(Part I of this series appeared May 6.)
At Harvard, the cry for social space is nothing new. In fact, the effort to create a building to unify all of Harvard’s disparate populations has been going on for over a century.
In an 1899 speech, Major Henry Lee Higginson, class of 1855, chastised “the old clubs, with their small membership and high expenses.” In response to what he saw as the increasingly fractured student body, Higginson donated $150,000 for the creation of the “Harvard Union,” intended to serve as a space to unify undergraduates.
As former Dean of the College Harry R. Lewis ’68 recently put it, the Union was “the club for kids who didn’t have clubs.”
But even before the Harvard Union turned into the Barker Center in the late ’90s, students said that the Student Union did not sufficiently meet undergraduate needs for social space on campus.
For decades, the calls for more social space and possibly a student center have continued.
Over the years, the push and pull between students and administrators on the issue of social space has been a continual feature of student life at Harvard.
The patterns of the debate are clear. Over time, as student dissatisfaction with the current situation manifests in requests for a central student center, the administration responds with the creation of smaller spaces, an effort to find piecemeal solutions to a problem that never seems to go away.
THE SPACE CRUNCH
Despite Higginson’s lofty goals for the creation of a centralized space to bring together undergraduates, over the past century, the changing nature of the student body and the spaces in which they lived, studied, and socialized have fueled persistent complaints about Harvard’s social life.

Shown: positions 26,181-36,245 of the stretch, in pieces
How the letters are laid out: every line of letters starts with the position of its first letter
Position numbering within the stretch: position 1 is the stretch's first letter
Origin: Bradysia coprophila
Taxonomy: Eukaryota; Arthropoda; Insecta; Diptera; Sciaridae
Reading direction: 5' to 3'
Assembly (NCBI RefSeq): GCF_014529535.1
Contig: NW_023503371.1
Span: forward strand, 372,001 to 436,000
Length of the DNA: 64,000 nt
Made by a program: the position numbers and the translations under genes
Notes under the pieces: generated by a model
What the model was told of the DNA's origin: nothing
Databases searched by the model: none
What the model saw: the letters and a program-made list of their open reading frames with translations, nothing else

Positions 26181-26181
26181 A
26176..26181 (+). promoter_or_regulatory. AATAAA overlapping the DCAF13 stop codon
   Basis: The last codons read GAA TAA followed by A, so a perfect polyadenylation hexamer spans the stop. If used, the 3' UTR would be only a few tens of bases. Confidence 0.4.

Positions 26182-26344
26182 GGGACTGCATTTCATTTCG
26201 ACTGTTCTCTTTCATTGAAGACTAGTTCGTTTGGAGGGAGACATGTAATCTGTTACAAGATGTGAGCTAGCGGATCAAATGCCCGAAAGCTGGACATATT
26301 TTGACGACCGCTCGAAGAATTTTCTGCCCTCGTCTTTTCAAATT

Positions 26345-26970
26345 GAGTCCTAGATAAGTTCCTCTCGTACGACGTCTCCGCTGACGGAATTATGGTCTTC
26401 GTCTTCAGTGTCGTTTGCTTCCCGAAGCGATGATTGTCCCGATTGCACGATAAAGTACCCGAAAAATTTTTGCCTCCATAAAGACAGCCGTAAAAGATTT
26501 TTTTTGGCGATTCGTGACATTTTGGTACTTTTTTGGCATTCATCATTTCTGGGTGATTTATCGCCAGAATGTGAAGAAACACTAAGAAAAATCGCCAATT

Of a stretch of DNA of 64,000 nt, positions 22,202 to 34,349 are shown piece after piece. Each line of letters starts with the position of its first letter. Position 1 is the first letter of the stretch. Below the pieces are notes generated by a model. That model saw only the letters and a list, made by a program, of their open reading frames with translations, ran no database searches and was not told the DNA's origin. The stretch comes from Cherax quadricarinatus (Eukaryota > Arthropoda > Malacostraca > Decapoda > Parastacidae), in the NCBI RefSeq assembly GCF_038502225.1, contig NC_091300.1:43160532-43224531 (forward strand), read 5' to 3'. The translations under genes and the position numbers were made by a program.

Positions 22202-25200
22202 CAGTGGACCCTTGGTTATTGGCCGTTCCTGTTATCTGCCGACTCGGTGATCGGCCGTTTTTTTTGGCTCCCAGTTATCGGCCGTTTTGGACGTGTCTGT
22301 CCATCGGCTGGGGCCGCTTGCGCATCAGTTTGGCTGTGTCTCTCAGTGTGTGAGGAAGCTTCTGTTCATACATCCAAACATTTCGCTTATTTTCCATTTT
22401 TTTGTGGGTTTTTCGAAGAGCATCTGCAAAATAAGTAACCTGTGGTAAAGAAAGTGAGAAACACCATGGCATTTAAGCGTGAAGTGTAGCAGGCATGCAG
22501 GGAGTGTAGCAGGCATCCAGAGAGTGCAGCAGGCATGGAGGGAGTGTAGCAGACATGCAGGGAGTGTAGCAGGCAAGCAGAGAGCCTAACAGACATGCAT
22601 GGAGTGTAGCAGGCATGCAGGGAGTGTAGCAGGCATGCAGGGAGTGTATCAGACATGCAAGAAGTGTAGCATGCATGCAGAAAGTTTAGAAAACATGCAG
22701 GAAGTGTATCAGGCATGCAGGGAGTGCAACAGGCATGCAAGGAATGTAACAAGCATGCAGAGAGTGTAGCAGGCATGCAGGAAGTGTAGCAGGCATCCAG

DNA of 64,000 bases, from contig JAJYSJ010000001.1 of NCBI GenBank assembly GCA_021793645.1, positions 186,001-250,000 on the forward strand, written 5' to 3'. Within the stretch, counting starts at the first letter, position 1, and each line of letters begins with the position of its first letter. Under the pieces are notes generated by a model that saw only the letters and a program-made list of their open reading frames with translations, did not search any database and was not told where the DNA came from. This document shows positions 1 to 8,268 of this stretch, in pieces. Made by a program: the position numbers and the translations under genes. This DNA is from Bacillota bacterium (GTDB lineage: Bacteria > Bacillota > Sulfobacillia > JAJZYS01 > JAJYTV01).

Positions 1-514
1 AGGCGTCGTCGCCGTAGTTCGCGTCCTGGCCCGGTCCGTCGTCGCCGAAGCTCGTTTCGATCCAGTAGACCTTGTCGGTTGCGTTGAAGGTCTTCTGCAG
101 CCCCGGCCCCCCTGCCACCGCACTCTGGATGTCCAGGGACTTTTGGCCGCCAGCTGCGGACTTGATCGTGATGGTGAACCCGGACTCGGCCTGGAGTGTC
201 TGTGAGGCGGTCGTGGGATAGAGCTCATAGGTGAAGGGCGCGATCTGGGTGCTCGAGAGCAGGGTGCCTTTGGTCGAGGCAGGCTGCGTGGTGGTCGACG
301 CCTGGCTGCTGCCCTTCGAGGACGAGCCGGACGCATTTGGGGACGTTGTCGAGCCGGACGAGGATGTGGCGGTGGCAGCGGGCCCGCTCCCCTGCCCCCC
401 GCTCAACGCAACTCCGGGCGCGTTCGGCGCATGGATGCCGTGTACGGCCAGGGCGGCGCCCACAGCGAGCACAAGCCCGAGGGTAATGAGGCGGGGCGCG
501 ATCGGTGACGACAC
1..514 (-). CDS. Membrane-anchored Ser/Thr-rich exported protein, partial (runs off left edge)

The end of Higginson’s dream came early, as the creation of the House system in the 1930s transformed the Union into the Freshman Union, a more institutionalized dining hall and social space for freshmen.
“The Union is dead between meals,” Phillip J. Parsons, then-director of planning in the Faculty of Arts and Sciences, told The Crimson in 1992.
Parsons was a significant player in one of the major transitions of undergraduate space in the past century. The University had just finalized its plans to convert the Union into a hub for the humanities—now known as the Barker Center—and move the freshman dining hall to Memorial Hall. A $7 million gift from Katherine B. Loker for the creation of undergraduate space in the basement of Memorial Hall seemed to provide an answer to the problem of social space.
But the pool tables and fast food in Loker Commons did not provide a lasting solution for students and the student groups to which they belonged.
“It was basically an uncomfortable study space,” former Undergraduate Council Vice President Samuel C. Cohen ’00 says. “While I was there, it never quite worked.”
Despite the projects of the last decade designed to increase available social space—including the opening of Lamont Café and the Cambridge Queen’s Head pub in the basement of Memorial Hall—these complaints are familiar to current Harvard students.